Tuesday, June 12, 2018

Review: Refugee by Alan Gratz

Title: Refugee
Author: Alan Gratz
Year Published: 2018


Genre: YA fiction (historical fiction)
Pages: 317 plus maps and Author's note on history
Rating: 5 out of 5

Location (my 2018 Google Reading map): Germany, Cuba, and Syria

FTC Disclosure: I borrowed this book from my school library

Summary (from the inside flap of the book): Josef is a Jewish boy living in 1930s Nazi Germany. With the threat of concentration camps looming, he and his family board a ship bound for the other side of the world...

Isabel is a Cuban girl in 1994. With riots and unrest plaguing her country, she and her family set out on a raft, hoping to find safety in America...

Mahmoud is a Syrian boy in 2015. With his homeland torn apart by violence and destruction, he and his family begin a long trek toward Europe...

All three kids go on harrowing journeys in search of refuge. All will face unimaginable dangers--from drownings to bombings to betrayals. But there is always the hope of tomorrow. And although Josef, Isabel, and Mahmoud are separated by continents and decades, shocking connections will tie their stories together in the end.


Review: To become a history teacher I had to take national exams because I wasn't a history major in college. One of the essay questions was my favorite that I have ever had to write: compare three instances of immigration covering three different continents and three different centuries. Alan Gratz' novel Refugee tackles the same idea and he does it so well. 

I loved this book from start to finish! Following three young teens as they and their families experience harrowing life journeys to freedom is tense, emotional, interesting, and important. Gratz shows the reader that the themes of family, fear, bravery, and hope are universal, spanning time, location and religion.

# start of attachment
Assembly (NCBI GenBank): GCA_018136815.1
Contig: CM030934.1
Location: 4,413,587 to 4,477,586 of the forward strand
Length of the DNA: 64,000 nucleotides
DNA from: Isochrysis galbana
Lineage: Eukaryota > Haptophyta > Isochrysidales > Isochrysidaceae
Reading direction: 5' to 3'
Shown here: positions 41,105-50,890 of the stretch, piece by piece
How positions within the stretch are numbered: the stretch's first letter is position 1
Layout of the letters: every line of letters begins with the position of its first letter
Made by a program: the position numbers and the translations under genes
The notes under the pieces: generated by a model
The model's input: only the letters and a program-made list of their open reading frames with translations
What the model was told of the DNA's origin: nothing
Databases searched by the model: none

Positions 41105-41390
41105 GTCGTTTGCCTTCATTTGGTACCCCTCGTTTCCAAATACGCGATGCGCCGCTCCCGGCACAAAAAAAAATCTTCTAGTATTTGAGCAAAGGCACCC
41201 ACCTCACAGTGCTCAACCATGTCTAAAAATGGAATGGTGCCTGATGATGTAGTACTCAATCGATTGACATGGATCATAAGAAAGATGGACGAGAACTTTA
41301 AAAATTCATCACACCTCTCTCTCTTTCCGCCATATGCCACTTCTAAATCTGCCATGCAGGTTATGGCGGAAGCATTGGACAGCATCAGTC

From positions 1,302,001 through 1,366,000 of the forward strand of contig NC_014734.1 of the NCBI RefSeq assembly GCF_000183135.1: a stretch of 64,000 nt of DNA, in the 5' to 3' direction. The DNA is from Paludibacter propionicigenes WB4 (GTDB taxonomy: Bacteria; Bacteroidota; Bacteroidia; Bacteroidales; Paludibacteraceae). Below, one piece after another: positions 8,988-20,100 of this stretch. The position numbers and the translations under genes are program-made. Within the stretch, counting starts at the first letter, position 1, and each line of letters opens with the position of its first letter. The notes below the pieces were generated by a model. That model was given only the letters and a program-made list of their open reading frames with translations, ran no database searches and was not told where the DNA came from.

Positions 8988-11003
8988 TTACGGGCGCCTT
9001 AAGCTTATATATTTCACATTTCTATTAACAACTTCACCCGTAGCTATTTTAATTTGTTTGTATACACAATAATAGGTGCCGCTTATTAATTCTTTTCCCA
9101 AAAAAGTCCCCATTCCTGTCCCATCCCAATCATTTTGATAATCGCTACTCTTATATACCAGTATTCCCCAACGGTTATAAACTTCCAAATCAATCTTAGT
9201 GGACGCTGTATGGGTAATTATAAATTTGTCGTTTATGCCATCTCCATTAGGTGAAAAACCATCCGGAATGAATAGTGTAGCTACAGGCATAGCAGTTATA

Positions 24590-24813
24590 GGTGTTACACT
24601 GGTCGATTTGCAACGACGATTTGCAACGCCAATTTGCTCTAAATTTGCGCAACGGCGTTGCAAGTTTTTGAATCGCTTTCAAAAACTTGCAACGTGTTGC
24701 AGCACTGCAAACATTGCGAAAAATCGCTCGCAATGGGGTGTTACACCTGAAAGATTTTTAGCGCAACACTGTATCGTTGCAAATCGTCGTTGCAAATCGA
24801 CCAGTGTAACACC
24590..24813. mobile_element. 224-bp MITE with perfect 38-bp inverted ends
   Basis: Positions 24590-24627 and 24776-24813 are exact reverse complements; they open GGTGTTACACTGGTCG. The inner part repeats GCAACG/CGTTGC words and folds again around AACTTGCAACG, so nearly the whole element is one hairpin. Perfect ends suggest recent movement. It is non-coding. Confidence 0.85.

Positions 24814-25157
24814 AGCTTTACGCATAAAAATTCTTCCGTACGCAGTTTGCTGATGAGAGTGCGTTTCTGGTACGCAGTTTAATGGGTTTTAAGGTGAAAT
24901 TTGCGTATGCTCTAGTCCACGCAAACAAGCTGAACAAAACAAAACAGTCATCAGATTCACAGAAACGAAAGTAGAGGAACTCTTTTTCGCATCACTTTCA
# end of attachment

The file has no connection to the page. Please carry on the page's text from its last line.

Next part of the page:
Josef's story is more widely known than the other two as he is escaping Nazi Germany. However, his journey across the Atlantic to Cuba is one that most students and adults won't know. Isabel's story is one we in the US should all be familiar with as Cuban refugees have shown up on our shores for decades. However, I have never read much about it and it was good to learn details of the journey and arriving in the US. The third story, that of Mahmoud fleeing Syria, is still happening and should be in the news, but our news cycles move on too quickly. The arduous journey over land and sea from Syria to Europe is an also important to read about.

The storylines, the characters, the descriptions, the emotions, the settings... it all worked for me. I also loved that Gratz included real life historical background on each of the stories at the end so that the reader learns what was taken from real life. It makes the stories that much more powerful.

Challenges for which this counts: 

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